It describes the problem in detail, and most interestingly offers a solution to the problem. Macromedia is announcing that they will be releasing a new version of the Flash 6 player in July, which will allow for a new PARAM/EMBED tag when including Flash content in an HTML page. The new parameter will be called “AllowScriptAccess” and can be set to “always” or “never”. When set to “never” it would disallow outbound scripting (ActionScript getURL() actions that specify a scripting statement).

[Via Mike Chambers]

flash security

Flash Cross-site scripting attack

Eyes on security has released a warning about Cross-site scripting attacks made possible on sites that allow uploadable files – Bypassing JavaScript Filters – the Flash way

Basically, if you have a forum or pages where you allow users to upload files, the user will still be able to execute JavaScript through the SWF file, even if posting of JavaScript is disabled in the forum/on the pages. Allowing JavaScript execution allows malicious users to catch other users cookies from the domain the file is placed.

The solution? Not allowing SWF files to be uploaded and displayed by default.

[Via FlashGuru via]

security software

Opera not so safe after all

Opera is a browser that I have often mentioned whenever vulnerabilities in Internet Explorer has been published (which happens a lot more often than I comment on it, but thats a digression).

But all was not good in the paradise of the Opera browser I found out today.

The Register writes:

vulnerability in Opera 6.01 and 6.02 for Windows allows a malicious Web site to grab any file off a client’s local drive with ease, GreyMagic Software has discovered. That’s the bad news. The good news is that affects only Windows, and it’s fixed in version 6.03 which is now available for download. Version 6.0 is not affected.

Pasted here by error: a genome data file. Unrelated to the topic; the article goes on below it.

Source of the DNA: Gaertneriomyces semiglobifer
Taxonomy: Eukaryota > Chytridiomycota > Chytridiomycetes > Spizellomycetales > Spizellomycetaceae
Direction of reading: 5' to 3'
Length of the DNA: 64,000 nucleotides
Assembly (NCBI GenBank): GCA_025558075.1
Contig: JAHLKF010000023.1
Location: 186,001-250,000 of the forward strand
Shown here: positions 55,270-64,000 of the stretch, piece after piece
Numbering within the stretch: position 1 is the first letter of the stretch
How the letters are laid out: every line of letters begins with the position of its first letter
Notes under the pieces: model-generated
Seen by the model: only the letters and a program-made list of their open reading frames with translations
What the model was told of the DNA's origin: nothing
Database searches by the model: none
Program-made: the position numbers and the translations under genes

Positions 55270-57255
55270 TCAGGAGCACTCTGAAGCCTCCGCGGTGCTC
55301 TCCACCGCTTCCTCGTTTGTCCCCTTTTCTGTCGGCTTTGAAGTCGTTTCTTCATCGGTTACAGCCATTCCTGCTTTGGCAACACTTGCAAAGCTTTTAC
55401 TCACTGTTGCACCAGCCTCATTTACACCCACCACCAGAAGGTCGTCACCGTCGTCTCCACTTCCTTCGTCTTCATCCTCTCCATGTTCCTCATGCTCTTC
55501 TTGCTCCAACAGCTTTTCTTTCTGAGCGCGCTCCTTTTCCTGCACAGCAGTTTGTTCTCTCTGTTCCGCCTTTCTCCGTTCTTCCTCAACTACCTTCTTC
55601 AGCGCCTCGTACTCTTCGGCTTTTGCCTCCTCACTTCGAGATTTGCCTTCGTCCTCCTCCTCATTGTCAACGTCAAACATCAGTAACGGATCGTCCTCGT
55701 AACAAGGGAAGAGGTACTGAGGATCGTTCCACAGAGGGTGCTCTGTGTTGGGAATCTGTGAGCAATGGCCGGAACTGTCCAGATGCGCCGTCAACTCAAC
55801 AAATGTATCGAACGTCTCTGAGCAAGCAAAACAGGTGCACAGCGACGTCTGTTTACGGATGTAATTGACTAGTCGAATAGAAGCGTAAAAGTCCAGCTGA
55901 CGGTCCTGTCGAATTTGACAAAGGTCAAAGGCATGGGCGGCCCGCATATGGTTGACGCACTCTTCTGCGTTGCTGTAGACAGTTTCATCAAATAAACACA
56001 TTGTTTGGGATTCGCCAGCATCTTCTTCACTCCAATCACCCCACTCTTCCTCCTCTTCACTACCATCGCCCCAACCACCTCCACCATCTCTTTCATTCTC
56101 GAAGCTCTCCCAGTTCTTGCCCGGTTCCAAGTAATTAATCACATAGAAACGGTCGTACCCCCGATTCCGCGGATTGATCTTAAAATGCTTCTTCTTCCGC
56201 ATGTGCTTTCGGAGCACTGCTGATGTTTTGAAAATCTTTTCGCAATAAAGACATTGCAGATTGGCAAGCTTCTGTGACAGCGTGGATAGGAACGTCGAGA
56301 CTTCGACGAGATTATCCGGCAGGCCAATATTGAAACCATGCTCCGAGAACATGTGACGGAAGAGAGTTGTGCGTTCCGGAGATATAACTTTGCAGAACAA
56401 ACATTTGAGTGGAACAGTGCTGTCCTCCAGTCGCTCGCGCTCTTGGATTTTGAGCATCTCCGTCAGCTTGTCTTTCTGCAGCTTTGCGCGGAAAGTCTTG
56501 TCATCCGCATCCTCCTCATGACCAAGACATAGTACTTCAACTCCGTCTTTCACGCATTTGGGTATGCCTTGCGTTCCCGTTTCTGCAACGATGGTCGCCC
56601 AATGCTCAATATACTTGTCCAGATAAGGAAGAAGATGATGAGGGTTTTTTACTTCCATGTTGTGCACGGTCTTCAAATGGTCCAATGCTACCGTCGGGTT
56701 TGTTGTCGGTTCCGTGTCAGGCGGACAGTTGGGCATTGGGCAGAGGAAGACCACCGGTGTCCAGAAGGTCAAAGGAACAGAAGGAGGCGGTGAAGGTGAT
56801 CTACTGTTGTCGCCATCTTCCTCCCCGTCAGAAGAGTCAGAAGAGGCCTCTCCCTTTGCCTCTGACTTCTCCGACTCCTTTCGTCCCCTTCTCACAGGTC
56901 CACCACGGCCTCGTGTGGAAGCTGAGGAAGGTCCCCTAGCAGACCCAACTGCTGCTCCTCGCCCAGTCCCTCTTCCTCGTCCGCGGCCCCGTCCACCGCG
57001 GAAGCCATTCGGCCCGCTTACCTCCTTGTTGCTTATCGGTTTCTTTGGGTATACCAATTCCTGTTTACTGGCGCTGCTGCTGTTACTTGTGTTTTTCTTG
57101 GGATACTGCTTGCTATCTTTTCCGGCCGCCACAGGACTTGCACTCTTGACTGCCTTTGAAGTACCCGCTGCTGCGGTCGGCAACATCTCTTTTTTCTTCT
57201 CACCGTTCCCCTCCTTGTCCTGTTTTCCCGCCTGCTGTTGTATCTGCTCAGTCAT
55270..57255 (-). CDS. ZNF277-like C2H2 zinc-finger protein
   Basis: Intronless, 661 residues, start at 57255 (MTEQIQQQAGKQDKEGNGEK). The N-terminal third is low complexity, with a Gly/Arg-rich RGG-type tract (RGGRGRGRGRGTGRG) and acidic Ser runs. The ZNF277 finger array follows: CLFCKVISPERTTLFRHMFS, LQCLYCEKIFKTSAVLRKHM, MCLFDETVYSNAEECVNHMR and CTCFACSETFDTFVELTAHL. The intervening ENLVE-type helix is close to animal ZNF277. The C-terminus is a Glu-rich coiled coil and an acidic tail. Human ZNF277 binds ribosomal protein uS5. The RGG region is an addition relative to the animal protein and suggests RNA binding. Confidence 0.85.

If you are using Opera, it would be wise to go get it updated.

[Via The Register]

news from the web security

More Internet Explorer vulnerabilities

If you are a Windows/Internet Explorer user, please pay attention.

Quote from the Technote:

Impact of vulnerability: Six new vulnerabilities, the most serious of which could allow code of attacker’s choice to run.


Get the 2 MB security fix from Microsoft or

Get the fastest browser on earth (Opera). Its also a good browser to try if you are on Linux or Mac.

flash security

ActiveX flaw exposes Flash users to hacks

Via Flazoom:

ActiveX flaw exposes Flash users to hacks

ZDNet writes about a buffer overflow vulnerability in the previous version of the Flash 6 player (revision 23), the overflow allows for attacks via some HTML e-mail clients and when visiting malicious web sites. The problem only exist for Internet Explorer on the Windows platform.

If you haven’t already, its a good idea to update to the latest version of the Flash 6 player – the update fixes the overflow vulnerability, and also fixes some other serious bugs in the Flash 6 player.

news from the web security

More security problems found in IE

If you are using Internet Explorer as your browser, using the back button could expose you to malicious code.

Microsofts reaction?
«because the proposed exploit scenario is dependent upon specific user interaction as a prerequisite, it does not meet our definition of a security vulnerability.»

Another Big MS Browser Hole Found

The security fix? Switch to Opera today.